And, as far as my cozy mystery series, no one has influenced me more than Henry Slesar. He was a prolific mystery and science fiction writer, but his claim to fame, and the reason I became aware of his brilliance, was that he was the head writer for the soap opera, The Edge of Night. I watched the show for years and marveled at how he spun one mystery after the other, and rarely could I figure out whodunit.
Wow, that’s quite a list! Do you hear from your readers much? What kinds of things do they say?
Often readers of the cozy mysteries will be surprised to find that I’m a man because the four main characters – Alberta, Jinx, Helen, and Joyce – are all women and vastly different types of women to boot. I’m happy to hear that they find the relationships among the women to be natural and authentic, and I’ve even had some tell me that the rhythm and cadence of the dialogue reminds them of how they and their mothers and girlfriends talk. I chalk that up to a lifetime of listening to the women in my family chatter away. And, boy, can they chatter! The funny part is that I’ve inherited my mother’s gift of the gab, and I can have a fascinating conversation with a tree stump.
Probably the most amazing thing a reader every said to me was that my words touched him so deeply that he had to have them tattooed onto his body. And the amazing thing about this is that it didn’t just happen once, but twice. On two separate occasions, two young men tattooed the phrase “Forever Beautiful, Forever Mine” onto their bodies – the shoulder and the forearm respectively. It’s a recurring phrase in Unnatural and the rest of the books in the Archangel Academy series, and it’s what Ronan, the vampire, says to his human boyfriend, Michael. I was shocked when I heard this, but immensely proud that words I strung together had such an impact on these two guys that they wanted to be permanently reminded of them. Such an honor.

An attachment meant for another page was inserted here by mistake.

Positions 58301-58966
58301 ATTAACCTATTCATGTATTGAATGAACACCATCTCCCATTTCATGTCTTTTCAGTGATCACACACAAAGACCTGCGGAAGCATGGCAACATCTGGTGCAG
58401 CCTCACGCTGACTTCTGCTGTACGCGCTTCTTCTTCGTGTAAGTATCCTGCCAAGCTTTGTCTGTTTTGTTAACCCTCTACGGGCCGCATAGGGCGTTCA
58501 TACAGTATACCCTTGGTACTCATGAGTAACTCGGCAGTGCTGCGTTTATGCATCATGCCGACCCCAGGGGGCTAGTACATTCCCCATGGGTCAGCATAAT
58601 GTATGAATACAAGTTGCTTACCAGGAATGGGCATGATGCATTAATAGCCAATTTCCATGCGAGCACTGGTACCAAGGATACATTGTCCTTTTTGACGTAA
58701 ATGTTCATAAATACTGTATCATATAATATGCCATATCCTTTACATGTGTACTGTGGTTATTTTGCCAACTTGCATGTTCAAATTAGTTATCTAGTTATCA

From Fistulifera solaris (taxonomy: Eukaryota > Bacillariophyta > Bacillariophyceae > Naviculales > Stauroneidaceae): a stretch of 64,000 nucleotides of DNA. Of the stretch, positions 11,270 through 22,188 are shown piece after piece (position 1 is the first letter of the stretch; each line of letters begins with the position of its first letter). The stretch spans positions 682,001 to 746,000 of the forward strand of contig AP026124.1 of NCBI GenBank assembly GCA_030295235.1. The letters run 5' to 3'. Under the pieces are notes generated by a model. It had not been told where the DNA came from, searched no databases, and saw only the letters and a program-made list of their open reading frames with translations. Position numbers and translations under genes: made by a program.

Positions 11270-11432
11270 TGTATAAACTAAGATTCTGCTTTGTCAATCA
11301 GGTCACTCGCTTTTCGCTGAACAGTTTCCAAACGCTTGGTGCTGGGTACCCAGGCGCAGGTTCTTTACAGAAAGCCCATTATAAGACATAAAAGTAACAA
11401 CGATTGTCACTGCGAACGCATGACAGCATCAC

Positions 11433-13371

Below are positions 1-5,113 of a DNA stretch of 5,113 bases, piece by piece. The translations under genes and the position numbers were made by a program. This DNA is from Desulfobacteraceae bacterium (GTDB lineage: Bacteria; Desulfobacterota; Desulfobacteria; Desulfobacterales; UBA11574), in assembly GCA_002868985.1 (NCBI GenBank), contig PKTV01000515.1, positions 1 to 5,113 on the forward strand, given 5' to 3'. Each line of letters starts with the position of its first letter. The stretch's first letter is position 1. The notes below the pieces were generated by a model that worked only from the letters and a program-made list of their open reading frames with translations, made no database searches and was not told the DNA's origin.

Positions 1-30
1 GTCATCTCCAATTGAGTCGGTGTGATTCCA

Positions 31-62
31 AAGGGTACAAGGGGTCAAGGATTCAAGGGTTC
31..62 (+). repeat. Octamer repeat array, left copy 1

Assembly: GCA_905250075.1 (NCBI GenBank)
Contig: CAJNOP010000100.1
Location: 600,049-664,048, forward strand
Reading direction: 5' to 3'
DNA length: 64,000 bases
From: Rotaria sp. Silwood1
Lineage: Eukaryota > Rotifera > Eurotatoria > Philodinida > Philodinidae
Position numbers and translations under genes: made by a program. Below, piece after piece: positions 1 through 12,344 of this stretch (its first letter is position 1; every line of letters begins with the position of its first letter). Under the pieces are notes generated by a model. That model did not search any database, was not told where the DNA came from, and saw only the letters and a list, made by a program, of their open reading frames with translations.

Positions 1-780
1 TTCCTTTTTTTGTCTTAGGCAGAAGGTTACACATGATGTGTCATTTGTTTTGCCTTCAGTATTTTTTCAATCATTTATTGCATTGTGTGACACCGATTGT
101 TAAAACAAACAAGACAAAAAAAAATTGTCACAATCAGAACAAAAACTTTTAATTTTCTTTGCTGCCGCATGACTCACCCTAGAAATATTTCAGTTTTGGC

What can we look forward to from you in the future?
Coming up later this year is book three in the series – Murder at Icicle Lodge. The entire Ferrara family and their friends go on a road trip to a mountain lodge where they find themselves stranded and in the middle of yet another murder mystery. It’s a little bit like Agatha Christie’s And Then There Were None, so you’ll have to read it to find out who’s left standing ... alive!
Thank you for taking the time to stop by today. Best of luck with your future projects.

About the Author
J. D. Griffo
Italian by birth, Jersey by upbringing, J. D. Griffo is the pen name of Michael Griffo, an award-winning playwright and author who has written ten novels, over twenty plays, and a handful of screenplays that have yet to see the light of day.
Griffo studied Journalism and Marketing at New York University, graduating magna cum laude many, many years ago, as well as Creative Writing at the New School and Gotham J. D. Griffo’s Workshop. 
And the J. D. stands for the author’s mother – Jean Dolores – who absolutely loved to read and tell stories.


Giveaway
Enter the tour-wide giveaway for a chance to win one of three print copy sets of A Ferrara Family Mystery series by J. D. Griffo (includes Murder in Tranquility Park and Murder on Memory Lake; US only).

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2 comments:

  1. Great interview -- I really enjoyed it. Thanks for being on the book tour!

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    Replies
    1. So glad you enjoyed it, Celia! Good luck in the giveaway.